First of all, let's assume that this person really is a walmart employee...

 

Since the security now knows where the cache is, it is no longer a security concern.  If they see people hunting a cache, they will know exactly what they are doing there.

We just got stopped by a policeman the other day in a costco parking lot (a different cache then I mentioned in an earlier post-this one was a regular size) while caching.

 

We said that we were geocaching, he said that he knew about it, and he asked to see what sort of goodies we had found.

 

Last night, a new cache in a local alley was being searched for by a family. Someone called the cops on them. They explained what they were doing, the cops went away and left them to it.

 

Knowledge should be enough to deter would be security risks. But each area of the country is different, and it helps to know how the people in your area might react to a hide, and act accordingly as a cache hider.

Edited by Ambrosia
Link to comment
Lemon Fresh Dog's simple cache placement plan:

 

1) IF the cache is placed on private property GET PERMISSION IN WRITING

2) INCLUDE a copy of the written permission IN THE CACHE

3) NOTE on the cache page that you have permission

 

This way, if someone finds the cache and is stopped by Security -- you can show them the e-mail, letter, whatever and say "Joe Smith, store manager said it was okay"

 

If you don't find the cache, you can direct them to the website (maybe even inside their office as they interigate you) and note that permission was granted - contact the placer (me) or even take them to find the cache and show them the confirmation.

 

Micros are a bit of an exception -- you may not have the ability to place the slip inside. However, I still note it on the page.

And just to be sure, it may not be a bad idea to have the permission slip notarized and copies sent to the local Bomb Squad and Department of Homeland Security.

Link to comment
I hear that they may ban caching in South Carolina. :ph34r:

Please from now on do not make any post pertaining to this topic unless you know everything behind it. Geocaching is not going to be offically banned in the state.

 

I hate to be so mean and rude about this, but misguided information is just not needed right now.

 

If you wish to better informed about this situation, feel free to email me and I will provide you with the correct information.

 

Misguided information only causes rants and raves about stuff that is not true, so back to the topic at hand....which I have no clue what it is now since this thread has gone so far left and right I am not sure where we are.

Link to comment
As I recall, it was because railroads got pissed and people got arrested.

 

Fair 'nuff. Especially if that's applied consistently to other places where folks run afoul of the law.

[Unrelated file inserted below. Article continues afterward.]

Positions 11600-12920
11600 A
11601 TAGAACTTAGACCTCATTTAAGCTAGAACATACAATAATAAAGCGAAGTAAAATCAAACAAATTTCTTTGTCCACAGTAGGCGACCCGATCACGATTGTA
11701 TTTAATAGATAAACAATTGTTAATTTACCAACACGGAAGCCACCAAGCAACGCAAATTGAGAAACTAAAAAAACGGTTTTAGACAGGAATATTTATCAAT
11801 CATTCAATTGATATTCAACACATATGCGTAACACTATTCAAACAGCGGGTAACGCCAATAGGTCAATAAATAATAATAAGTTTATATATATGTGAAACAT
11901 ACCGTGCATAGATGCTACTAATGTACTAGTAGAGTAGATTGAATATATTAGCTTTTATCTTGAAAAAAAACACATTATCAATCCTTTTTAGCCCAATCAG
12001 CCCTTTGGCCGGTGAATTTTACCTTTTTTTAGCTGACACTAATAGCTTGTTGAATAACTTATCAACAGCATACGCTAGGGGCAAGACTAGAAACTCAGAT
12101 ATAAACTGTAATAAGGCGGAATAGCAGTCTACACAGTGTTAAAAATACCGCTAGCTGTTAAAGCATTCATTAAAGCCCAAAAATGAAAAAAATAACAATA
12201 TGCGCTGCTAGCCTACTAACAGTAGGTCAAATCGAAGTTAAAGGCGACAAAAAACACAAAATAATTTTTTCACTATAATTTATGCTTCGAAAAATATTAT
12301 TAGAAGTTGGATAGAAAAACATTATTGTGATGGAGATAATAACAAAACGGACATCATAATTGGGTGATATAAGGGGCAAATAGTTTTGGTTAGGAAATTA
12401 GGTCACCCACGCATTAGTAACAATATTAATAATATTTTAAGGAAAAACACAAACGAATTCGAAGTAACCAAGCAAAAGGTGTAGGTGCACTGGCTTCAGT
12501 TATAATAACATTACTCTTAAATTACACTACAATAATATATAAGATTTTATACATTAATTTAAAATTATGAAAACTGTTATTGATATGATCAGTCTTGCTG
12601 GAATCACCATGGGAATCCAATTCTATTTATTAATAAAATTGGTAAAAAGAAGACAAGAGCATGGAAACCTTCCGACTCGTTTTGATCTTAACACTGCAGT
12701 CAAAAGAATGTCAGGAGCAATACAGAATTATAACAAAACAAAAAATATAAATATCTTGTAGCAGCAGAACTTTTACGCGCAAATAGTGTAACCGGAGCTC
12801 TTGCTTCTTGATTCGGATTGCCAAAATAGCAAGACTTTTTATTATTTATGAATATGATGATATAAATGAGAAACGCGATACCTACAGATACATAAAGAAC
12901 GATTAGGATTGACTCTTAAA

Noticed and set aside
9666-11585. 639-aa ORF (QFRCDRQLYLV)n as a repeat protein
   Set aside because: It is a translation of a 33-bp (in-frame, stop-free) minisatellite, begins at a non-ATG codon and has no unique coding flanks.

The only way this can be applied "consistently" is if TPTB are notified on an individual basis.

 

Now, maybe I'm the only newbie with these kinds of feelings who's reading this thread and going, "Uh, oh, I was RIGHT!" but given the numbers of new people signed up since Xmas, I doubt it.  So, given there's a seeming font of collective wisdom gathering here to chew on this incident, could some of you wise heads steer things towards what should be going in with these kinds of caches, both in their very existance and in how seekers should approach them?  For example, how can the context of "stealth" even exist in close proximity to thousands of shoppers, unless one visits in the dead of night?

 

The stealth issue is a totally separate topic. There are many ways to go. Each cacher has his/her own style of concealing what they are really doing. Why don'tt you open that in a new topic if you're interested... it has been discussed many times, but I understand the search function is malfunctioning presently.

Link to comment
And this cache got past an approver?

 

And seemed to be placed without permission...interesting. Sounds like the beginings of the end of this hobby. If too many people are as irresponsible as this, we will not be allowed to place caches anywhere.

Re-read the original cache description, without the benefit of any of the logs. Click on the maps. Search for nearby caches. Like, everything that a volunteer cache reviewer does. Then tell us which guidelines are violated.

Link to comment

I know a manager at a local Walmart so I asked thier thoughts on this, from what I understand is that if there are any caches on Walmart property the person who placed it there did not have permission to place it on the property because it would not be allowed so therfore he / she would be trespassing.

In this case...say the store manager gave permission (and it would HAVE to be the store manager...and highly unlikely), if security says it cant be there then they can make you remove it.